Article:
Was Dodd’s lack of wealth a help or a hindrance as an ambassador, especially in a time of economic depression? Would Hitler have been more intimidated by an American ambassador who lived lavishly?

Dodd was repeatedly reminded that his big-gest concern should be whether Germany would default on its massive debt to the United States. Why didn’t Washington link Messersmith’s warnings to America’s economic interests? Do economic concerns still overshadow human rights in foreign policy today? Are economics and human rights dependent on each other?

William Dodd longed to have time to write a complete history of the rise and fall of America’s Old South, the land of his ancestors. He also became embroiled in controversy when he taught at Randolph-Macon College and tried to expose unsavory aspects of the Confederacy. How did his specialization in Southern history ironically help him navigate Hitler’s Germany?

In the Garden of Beasts captures the years when outsiders refused to believe Hitler was any-thing more than a passing sideshow. Dodd even sympathized with Hitler’s belief that the Versailles Treaty gave Germany a raw deal, and that American banks were charging Germany unfair interest rates. Without the benefit of hindsight, what would you have believed about the political situation in Germany in the early 1930s?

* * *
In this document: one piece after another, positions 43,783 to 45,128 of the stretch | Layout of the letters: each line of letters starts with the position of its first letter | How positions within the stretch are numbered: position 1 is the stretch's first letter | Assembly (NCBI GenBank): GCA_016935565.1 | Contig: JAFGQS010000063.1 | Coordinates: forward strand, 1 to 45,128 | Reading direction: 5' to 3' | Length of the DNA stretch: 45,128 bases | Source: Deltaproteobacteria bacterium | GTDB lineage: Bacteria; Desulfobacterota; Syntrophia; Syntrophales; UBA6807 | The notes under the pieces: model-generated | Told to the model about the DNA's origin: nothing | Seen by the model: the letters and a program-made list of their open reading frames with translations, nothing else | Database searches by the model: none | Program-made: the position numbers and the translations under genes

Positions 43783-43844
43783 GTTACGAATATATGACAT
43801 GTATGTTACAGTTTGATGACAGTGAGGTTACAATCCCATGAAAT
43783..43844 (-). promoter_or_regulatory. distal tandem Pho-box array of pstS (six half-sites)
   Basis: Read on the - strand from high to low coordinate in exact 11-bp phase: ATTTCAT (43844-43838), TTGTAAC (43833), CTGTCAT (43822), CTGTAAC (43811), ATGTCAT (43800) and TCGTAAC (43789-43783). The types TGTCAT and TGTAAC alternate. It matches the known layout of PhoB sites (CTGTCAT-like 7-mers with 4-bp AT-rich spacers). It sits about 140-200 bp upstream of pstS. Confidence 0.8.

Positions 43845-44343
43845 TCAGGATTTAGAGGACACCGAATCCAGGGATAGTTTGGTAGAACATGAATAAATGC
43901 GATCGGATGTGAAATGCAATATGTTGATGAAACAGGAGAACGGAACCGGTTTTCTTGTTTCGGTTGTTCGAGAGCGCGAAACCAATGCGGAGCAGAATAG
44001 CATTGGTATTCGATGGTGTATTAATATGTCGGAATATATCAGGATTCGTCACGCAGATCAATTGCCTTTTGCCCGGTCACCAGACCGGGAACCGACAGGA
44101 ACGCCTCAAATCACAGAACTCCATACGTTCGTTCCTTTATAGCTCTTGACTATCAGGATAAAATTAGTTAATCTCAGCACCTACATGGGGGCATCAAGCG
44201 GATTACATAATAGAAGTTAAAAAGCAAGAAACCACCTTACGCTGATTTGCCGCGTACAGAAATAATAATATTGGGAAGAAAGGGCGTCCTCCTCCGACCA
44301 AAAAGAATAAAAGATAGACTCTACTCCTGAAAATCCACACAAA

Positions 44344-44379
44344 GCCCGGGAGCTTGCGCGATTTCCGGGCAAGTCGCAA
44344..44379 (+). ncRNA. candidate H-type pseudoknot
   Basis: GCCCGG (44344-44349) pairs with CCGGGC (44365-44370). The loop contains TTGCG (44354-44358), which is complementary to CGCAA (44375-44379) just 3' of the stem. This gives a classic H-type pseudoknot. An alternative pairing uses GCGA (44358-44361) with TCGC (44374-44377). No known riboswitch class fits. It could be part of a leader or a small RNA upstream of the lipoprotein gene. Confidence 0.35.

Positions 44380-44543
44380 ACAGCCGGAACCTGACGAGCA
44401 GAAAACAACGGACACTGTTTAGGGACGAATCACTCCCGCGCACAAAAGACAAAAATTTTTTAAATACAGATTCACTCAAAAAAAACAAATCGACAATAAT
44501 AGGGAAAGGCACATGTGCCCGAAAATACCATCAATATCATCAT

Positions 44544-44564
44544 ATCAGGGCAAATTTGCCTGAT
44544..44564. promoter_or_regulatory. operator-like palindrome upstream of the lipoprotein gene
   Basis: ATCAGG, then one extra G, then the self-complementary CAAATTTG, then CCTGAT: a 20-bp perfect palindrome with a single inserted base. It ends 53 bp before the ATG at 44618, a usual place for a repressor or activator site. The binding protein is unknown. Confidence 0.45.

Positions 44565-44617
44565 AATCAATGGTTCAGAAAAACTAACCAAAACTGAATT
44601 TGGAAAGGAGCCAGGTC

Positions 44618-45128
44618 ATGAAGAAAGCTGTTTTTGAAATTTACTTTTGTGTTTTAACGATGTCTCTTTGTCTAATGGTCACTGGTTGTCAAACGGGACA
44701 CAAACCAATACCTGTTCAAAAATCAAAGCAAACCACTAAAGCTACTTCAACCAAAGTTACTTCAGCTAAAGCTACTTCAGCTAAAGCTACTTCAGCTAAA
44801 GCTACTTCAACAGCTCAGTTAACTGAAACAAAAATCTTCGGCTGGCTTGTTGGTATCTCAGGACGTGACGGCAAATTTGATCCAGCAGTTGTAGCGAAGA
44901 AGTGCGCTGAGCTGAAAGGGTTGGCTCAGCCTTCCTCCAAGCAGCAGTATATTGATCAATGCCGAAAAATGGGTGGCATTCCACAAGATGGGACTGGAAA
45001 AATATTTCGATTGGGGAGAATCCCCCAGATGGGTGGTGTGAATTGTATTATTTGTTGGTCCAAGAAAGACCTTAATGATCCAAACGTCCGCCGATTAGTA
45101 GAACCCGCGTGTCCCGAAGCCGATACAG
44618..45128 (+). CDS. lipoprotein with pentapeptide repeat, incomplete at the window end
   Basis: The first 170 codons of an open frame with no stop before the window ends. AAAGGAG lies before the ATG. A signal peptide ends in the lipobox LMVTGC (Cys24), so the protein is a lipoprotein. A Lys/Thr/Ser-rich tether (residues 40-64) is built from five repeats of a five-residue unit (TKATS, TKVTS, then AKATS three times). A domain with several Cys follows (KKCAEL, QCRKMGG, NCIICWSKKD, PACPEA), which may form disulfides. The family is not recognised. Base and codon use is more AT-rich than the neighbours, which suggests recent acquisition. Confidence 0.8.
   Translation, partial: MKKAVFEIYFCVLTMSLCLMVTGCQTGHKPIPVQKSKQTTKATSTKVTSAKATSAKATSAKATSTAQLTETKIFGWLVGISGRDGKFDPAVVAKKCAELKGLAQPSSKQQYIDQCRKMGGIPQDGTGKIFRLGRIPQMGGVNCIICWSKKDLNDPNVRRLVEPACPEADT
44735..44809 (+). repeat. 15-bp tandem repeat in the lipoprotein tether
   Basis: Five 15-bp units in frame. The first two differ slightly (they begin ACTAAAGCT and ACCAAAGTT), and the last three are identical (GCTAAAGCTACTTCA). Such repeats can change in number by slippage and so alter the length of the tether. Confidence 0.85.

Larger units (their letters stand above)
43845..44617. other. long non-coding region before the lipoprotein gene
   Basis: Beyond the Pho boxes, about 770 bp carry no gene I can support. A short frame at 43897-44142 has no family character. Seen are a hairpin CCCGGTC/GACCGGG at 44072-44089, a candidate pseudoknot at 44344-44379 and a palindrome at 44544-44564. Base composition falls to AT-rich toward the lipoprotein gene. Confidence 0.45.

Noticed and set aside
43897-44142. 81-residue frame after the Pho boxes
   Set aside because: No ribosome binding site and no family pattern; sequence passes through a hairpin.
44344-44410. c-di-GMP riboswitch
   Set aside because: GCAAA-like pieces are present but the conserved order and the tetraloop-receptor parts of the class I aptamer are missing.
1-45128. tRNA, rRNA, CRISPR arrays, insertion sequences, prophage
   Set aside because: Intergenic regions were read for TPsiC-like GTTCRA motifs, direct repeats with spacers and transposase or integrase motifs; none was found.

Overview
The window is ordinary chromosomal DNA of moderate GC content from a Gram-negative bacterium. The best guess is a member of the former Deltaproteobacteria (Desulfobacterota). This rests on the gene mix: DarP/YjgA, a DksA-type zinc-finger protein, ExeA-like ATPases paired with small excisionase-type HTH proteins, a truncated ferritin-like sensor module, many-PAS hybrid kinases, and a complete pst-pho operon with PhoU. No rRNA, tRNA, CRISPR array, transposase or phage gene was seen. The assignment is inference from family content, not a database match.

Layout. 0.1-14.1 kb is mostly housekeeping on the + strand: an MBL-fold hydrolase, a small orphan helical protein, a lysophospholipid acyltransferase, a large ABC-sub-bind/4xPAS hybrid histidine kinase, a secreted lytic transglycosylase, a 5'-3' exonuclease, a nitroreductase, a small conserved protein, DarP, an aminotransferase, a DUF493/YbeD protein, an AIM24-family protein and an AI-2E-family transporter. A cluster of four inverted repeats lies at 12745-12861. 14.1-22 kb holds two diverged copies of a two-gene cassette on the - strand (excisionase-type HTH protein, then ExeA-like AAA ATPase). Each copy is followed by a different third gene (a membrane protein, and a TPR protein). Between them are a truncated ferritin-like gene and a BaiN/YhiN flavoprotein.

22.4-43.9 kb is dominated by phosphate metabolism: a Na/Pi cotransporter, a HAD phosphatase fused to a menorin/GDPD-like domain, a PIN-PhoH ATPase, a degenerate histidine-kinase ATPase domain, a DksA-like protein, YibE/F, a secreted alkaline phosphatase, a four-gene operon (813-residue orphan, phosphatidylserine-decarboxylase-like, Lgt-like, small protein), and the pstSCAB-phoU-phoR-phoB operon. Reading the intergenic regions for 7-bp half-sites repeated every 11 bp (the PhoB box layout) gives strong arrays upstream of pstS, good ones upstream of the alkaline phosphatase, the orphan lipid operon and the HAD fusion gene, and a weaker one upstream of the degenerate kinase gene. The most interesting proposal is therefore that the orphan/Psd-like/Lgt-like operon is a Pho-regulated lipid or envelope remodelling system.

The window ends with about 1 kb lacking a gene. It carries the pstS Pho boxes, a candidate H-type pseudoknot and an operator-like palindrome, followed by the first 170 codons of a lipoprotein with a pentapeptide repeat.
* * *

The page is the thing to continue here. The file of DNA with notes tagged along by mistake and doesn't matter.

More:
How was it possible for Dodd and Messersmith to have such different perceptions of the same circumstances?

Discuss Martha’s relationship with Boris. What allure did the Soviet Union have for her? Why was she drawn to travel there?

Discuss the Dodds’ evolving attitudes toward Jews. Would you have hesitated to protect the Panofsky family (the Dodds’ landlords)?

What was the effect of the power struggles within Hitler’s regime? How did paranoia both help and hinder Hitler’s cause?

Larson’s research sources comprise more than forty pages. Look through this section and make observations about the process he undertook to reconstruct this history. How does it benefit a society to have free access to historical documents? Is there such a thing as “historical truth”?